Hawks hiding among doves

19 October 2007 / 25 Mizan 1386

Two weeks ago I took a field trip to a UNHCR resettlement site north of Kabul. We traveled in a bullet-proof white SUV, with doors that must weigh 200 pounds and windows that do not open. I thought it was a little surreal that a refugee agency is clomping around in these monsters. But on the way, the project director talked about the increasing risk to humanitarian agencies.

“We don’t use the Kabul-Salang highway anymore, because military convoys use it and it has become too dangerous. But now they are using this [Deh Sabs] highway also, and the US military uses white SUVs that look like ours. So we worry that we are becoming a target here too.”

“But that is totally unethical!” I replied.

“They argue that their SUVs are unmarked, so insurgents should have no trouble distinguishing them from humanitarian agency vehicles.” We agreed that in a country with a 35% literacy rate, where insurgents are targeting vehicles from hundreds of meters away, the distinction between a white SUV with a logo on the door or no logo is meaningless. During our field trip we saw several convoys of unmarked SUVs go by, some white, some black. Some had stubby radio posts on their roofs. Some did not. On several occasions I saw soldiers in them, and at one point these SUVs were escorting a US armored convoy. Soldiers in full combat gear got out and started directing traffic so I could identify them clearly. I also saw an SUV convoy parked ten blocks from my house yesterday morning (18 Oct) at 9:36 am, with US soldiers in combat gear both inside them and leaning against them on the outside. So I am a first-person witness to this policy on two occasions. In a land rich with rumors, it is necessary to make this sort of careful confirmation.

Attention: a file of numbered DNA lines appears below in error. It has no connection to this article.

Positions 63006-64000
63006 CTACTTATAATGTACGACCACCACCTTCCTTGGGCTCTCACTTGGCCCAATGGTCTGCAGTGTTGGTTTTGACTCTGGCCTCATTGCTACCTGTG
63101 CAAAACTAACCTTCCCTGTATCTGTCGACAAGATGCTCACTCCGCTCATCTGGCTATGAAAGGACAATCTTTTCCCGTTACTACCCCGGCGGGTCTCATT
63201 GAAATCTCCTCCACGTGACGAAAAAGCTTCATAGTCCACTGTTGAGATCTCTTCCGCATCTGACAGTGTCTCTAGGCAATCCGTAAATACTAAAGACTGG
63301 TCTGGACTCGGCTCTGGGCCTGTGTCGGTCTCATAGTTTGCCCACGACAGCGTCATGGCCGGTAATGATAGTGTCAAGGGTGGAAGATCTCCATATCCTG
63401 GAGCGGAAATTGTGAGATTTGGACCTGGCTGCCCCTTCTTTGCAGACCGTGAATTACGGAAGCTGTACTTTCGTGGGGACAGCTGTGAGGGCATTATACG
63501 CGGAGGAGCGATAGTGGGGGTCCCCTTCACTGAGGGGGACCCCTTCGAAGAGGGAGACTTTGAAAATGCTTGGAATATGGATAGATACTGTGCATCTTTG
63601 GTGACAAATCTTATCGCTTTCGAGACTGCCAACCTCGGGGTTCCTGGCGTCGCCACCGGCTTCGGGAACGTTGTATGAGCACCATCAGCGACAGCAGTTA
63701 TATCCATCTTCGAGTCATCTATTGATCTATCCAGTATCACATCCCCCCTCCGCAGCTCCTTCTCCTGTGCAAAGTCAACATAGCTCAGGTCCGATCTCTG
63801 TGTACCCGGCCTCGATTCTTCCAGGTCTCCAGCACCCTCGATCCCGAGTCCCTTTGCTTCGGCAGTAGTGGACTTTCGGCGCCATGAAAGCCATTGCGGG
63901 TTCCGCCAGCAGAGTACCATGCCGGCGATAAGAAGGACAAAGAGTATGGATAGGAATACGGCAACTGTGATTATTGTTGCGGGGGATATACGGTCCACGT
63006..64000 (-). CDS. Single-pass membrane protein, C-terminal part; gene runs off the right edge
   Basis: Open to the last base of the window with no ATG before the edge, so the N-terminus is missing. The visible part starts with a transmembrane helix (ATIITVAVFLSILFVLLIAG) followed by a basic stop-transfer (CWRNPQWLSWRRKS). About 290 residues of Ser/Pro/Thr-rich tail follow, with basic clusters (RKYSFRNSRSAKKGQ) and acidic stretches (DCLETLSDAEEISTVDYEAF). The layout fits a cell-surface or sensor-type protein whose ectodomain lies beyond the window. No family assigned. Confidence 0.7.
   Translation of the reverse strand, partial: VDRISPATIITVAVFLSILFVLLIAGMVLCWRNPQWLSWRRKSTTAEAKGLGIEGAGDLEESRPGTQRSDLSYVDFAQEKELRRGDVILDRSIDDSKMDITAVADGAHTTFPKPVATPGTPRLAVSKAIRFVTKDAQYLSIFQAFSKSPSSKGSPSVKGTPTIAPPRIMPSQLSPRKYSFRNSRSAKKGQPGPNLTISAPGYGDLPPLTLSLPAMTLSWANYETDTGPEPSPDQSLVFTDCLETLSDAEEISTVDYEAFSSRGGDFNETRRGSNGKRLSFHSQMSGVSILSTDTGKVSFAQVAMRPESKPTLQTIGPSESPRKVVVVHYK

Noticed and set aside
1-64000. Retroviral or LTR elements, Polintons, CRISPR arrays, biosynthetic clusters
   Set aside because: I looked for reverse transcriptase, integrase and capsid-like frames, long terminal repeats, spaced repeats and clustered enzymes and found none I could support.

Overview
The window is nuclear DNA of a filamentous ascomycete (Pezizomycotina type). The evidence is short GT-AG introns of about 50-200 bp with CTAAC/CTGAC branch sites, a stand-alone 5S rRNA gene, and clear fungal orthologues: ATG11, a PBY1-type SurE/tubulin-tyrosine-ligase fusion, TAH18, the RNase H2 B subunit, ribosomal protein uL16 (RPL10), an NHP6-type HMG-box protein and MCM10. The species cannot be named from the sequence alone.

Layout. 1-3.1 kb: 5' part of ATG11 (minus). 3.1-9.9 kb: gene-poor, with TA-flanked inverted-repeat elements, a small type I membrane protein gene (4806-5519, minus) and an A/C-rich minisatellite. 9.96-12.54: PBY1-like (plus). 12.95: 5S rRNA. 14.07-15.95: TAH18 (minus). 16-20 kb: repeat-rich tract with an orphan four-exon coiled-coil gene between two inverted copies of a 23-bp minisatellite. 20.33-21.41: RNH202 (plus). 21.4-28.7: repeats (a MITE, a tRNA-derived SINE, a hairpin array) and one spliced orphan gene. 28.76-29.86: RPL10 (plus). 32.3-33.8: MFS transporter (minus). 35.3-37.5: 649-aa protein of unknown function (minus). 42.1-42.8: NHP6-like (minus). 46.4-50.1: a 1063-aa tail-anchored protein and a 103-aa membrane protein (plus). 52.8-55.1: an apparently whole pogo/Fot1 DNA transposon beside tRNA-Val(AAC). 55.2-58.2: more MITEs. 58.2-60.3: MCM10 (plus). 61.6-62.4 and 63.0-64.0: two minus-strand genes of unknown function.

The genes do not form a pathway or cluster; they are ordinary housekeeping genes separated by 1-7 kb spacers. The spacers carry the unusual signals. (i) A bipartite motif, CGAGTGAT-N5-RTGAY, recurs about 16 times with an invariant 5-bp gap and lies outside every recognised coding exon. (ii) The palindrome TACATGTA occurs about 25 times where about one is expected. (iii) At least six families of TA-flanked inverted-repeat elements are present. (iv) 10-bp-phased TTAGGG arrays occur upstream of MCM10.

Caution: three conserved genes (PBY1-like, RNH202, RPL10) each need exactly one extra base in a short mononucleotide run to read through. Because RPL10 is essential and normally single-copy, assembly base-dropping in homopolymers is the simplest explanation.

I make this nitty-gritty point because there are some serious flaws in US policy and representation of the current war in Afghanistan. We need to understand this situation better, and think hard about how to shift our policies to do what we actually intend to do here.

#1. The US does not call this a war, I think for two reasons. The first, of course, is that our Administration wants to look good in Afghanistan compared to Iraq. The second, less obvious reason is that it denies Afghans the legal right to flee as war refugees, which serves an anti-immigration agenda in America, Europe, and Australia.

#2. This ‘conflict’ is presented as between the ‘good guys’ and the ‘bad guys’. This simplification masks an understanding of the many factions and their interests here. An absolute minimum list of factions includes: the US Administration, the Karzai Administration, other Afghan Ministry-level factions, narcotics traffickers, angry local community leaders, al-Qaeda, mercenaries, the Coalition Forces (basically, the US military), Pakistani insurgents, Pakistan-resident Pashtun tribal insurgents, US Special Forces operating outside of US military command, Iranian government factions, Pakistani government factions, humanitarian organizations, the Afghan National Army, and the International Security Assistance Force (run by NATO; totally separate from the Coalition Forces).